Wants, Worries, and Wisdom…
“Who is wise and understanding among you? Let them show it by their good life, by deeds done in the humility that comes from wisdom. But if you harbor bitter envy and selfish ambition in your hearts, do not boast about it or deny the truth. Such “wisdom” does not come down from heaven but is earthly, unspiritual, demonic. For where you have envy and selfish ambition, there you find disorder and every evil practice. But the wisdom that comes from heaven is first of all pure; then peace-loving, considerate, submissive, full of mercy and good fruit, impartial and sincere.” James 3:13-17
In the above verses James reveals this connection between contentment and wisdom. The reason I am bringing contentment and wisdom into our conversation on generosity and gratitude is that I don’t think we can live a life of generosity without being content. Contentment in this passage is the absence of envy and selfish ambition. Part of that “wisdom” we receive is the discernment to know what we need and what we are told we need. We discern between our wish list and God’s will. It is not coincidence that most passages that talk about asking God for something are also tied to both His will and wisdom. If we have the wisdom to see our lives within God’s will, then we recognize the value of what we receive from God and also don’t expect to receive anything that goes against His will.
Selfish ambition is when we are motivated solely by what makes us feel good or feel better about ourselves. Essentially being motivated by comfort or pride. Envy is wanting something that someone else has to the point where it motivates your decisions and corrupts your view of the one you are envious toward.
How do these two lead us to a “discontent” heart? Here’s an experiment that would help but I don’t recommend. Find two kids who have the same favorite toy. Lock them in a room with said toy. ONLY ONE TOY. See how long it takes for one’s discontentment to show. Let’s not just pick on our kids though, we are all guilty. Do we ever catch ourselves gazing at what others are doing or getting? Doesn’t that ever cause us to base our happiness or well-being on how we compare to them? If the grass always seems greener on the other side or if there is always a bigger lot to gain, I will never be content. Discontentment is like a wildfire that will leave our relationship with God and each other in ashes. Our culture of comparison and consumerism tends to shift our perspective from what WE HAVE to what I WANT.
Do we really think we can be content and be envious or selfish? Do we really think we can be generous without being content? Discontentment causes us to both stretch ourselves too thin to be generous, and become too selfish to see opportunities to be generous as a blessing.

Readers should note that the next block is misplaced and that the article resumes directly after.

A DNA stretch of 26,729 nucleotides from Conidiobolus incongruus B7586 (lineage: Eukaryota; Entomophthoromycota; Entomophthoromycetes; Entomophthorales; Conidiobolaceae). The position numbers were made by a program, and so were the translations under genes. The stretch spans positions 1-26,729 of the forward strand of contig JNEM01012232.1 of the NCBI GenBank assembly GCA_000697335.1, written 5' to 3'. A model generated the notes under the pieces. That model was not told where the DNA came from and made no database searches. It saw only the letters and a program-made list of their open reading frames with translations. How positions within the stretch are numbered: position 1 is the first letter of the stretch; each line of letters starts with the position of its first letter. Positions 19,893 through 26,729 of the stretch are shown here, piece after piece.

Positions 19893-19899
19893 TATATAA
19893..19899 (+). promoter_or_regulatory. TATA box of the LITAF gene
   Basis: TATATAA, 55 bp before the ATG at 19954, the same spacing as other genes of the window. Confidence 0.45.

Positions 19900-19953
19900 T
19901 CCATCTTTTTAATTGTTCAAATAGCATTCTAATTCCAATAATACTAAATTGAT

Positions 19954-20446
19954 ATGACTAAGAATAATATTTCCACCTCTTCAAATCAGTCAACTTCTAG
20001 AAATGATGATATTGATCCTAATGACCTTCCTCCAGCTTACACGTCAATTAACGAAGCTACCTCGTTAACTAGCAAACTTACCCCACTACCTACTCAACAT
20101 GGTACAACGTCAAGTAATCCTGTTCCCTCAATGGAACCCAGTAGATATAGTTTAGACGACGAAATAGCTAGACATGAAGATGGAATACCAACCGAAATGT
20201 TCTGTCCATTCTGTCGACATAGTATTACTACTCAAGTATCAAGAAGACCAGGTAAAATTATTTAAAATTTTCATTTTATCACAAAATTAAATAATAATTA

Jesus is recorded in Matthew teaching about living this life of contentment.
“Therefore I tell you, do not worry about your life, what you will eat or drink; or about your body, what you will wear. Is not life more than food, and the body more than clothes? Look at the birds of the air; they do not sow or reap or store away in barns, and yet your heavenly Father feeds them. Are you not much more valuable than they? Can any one of you by worrying add a single hour to your life[e]? “And why do you worry about clothes? See how the flowers of the field grow. They do not labor or spin. Yet I tell you that not even Solomon in all his splendor was dressed like one of these. If that is how God clothes the grass of the field, which is here today and tomorrow is thrown into the fire, will he not much more clothe you—you of little faith? So do not worry, saying, ‘What shall we eat?’ or ‘What shall we drink?’ or ‘What shall we wear?’ For the pagans run after all these things, and your heavenly Father knows that you need them. But seek first his kingdom and his righteousness, and all these things will be given to you as well. Therefore, do not worry about tomorrow, for tomorrow will worry about itself. Each day has enough trouble of its own.” Matthew 6:28-34
Jesus is not teaching us to live carelessly, but to live faithfully. Not to be reckless, but to be righteous. When we seek wisdom, when we seek the will of God, we recognize the dangers of envy and selfish ambition, and we find the contentment in our hearts we need to live a life of joy and generosity.
What envious thoughts keep us from being content? What ambitions keep us from being generous? What worries keep us from being joyful?